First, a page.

Actin is a protein that is important in two types of filaments in biological cells:
- Microfilaments - which are one of the three main components of the cytoskeleton, and
- Thin Filaments - which are important parts of the contractile apparatus in muscle cells.
Myofibrils consist of two types of protein filaments, called thin filaments, and thick filaments. Actin molecules, together with tropomyosin and actin molecules, form the thin filaments which have a helix structure - as shown in the diagram below.
Above: Diagram of Actin molecules within a Thin Filament.
Actin molecules are the points of attachment (on the thin filaments) for the myosin heads (which are part of the thick filaments).
Actin has an important combination of strength and sensitivity. Actin filaments are and continually constructed and disassembled as needed and directed for the correct function of the tissue of which actin is a part. This dynamic character of actin is controlled by a molecule of Adenosine Triphosphate (ATP) bound to each actin monomer. The state of the ATP determines the stability of the actin filament.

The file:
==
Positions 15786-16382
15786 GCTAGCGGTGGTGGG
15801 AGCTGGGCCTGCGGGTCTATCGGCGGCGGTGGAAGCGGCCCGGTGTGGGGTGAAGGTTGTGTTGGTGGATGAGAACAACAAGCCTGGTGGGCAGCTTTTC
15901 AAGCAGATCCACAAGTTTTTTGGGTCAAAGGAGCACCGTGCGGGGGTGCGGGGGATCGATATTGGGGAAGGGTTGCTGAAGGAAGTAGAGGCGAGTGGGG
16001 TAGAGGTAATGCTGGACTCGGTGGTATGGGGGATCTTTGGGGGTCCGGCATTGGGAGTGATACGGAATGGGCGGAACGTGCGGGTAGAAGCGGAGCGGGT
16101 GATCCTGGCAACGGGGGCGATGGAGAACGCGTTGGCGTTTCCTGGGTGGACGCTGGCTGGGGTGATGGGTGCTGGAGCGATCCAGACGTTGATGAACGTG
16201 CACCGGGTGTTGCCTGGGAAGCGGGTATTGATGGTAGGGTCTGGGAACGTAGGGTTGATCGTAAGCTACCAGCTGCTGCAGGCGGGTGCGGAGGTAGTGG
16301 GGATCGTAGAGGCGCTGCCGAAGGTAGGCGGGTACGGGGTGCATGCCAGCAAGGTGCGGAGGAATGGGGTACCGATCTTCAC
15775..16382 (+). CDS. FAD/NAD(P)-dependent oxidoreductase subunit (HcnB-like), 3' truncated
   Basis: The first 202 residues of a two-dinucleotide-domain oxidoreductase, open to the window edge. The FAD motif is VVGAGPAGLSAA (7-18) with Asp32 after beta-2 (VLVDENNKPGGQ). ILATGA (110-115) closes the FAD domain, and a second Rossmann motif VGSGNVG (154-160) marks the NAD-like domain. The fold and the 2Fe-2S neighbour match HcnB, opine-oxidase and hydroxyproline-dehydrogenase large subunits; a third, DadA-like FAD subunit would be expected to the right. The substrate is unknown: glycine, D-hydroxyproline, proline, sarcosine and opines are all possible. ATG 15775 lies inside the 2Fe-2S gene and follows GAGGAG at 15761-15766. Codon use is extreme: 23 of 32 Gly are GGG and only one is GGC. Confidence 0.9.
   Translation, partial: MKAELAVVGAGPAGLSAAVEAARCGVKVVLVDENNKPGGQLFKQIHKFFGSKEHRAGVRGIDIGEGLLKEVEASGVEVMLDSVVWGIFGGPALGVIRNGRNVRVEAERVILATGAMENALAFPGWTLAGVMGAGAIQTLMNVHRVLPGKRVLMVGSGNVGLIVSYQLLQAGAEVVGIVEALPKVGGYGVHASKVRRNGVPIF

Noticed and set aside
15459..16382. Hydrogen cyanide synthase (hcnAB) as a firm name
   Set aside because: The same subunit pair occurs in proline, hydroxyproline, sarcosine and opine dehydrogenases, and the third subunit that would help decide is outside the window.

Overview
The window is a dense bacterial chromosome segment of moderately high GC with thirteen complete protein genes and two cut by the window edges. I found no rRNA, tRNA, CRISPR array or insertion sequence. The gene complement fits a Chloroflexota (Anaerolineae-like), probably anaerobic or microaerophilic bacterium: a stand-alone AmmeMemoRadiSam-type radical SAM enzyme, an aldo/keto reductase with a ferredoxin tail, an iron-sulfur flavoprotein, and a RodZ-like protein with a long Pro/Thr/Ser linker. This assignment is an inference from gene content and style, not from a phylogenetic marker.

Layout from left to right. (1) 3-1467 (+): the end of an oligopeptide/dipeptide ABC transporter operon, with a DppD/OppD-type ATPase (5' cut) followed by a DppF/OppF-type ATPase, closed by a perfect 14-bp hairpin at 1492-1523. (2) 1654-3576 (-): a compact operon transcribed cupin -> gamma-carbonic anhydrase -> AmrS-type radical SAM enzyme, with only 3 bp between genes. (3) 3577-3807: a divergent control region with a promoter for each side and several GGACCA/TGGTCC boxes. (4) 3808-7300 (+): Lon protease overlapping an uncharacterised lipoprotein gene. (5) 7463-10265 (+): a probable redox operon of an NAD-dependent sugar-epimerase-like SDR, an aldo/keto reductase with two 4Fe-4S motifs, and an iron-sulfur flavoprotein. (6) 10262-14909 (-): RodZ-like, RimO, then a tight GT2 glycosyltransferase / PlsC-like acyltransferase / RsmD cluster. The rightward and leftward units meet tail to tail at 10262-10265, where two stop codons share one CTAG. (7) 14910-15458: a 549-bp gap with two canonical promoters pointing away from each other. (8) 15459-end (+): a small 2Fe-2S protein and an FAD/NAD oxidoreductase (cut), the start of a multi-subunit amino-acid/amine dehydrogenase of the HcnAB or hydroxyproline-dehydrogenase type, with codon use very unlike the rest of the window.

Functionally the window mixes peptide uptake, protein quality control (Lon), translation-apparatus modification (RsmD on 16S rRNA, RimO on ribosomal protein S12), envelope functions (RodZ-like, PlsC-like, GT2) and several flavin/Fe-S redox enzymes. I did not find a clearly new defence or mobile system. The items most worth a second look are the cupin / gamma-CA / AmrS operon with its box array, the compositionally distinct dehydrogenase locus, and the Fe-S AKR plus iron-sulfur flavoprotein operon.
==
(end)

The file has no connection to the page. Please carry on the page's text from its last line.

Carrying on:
This section consists of short summaries about the structures that form the muscles of the body. This list is not exhaustive but is intended to be appropriate for students of A-Level Human Biology, ITEC courses in massage and related subjects, and other courses in health sciences. For more general information about muscles see the pages about:
This section is about the
anatomical structures of muscles.
- Anterior Muscles
- Posterior Muscles
- Facial Muscles
- Muscle Terminology (Definitions)
- 1. Structure of Muscle
- 2. Structure of Muscle Cells
- 3. Muscle Filaments
- 4. Sliding Filament Theory
- 5. Neuromuscular Junction
- 6. Actions at Neuromuscular Junction
- Types of Muscle Contractions
- Muscular Disorders
- Effects of exercise on muscles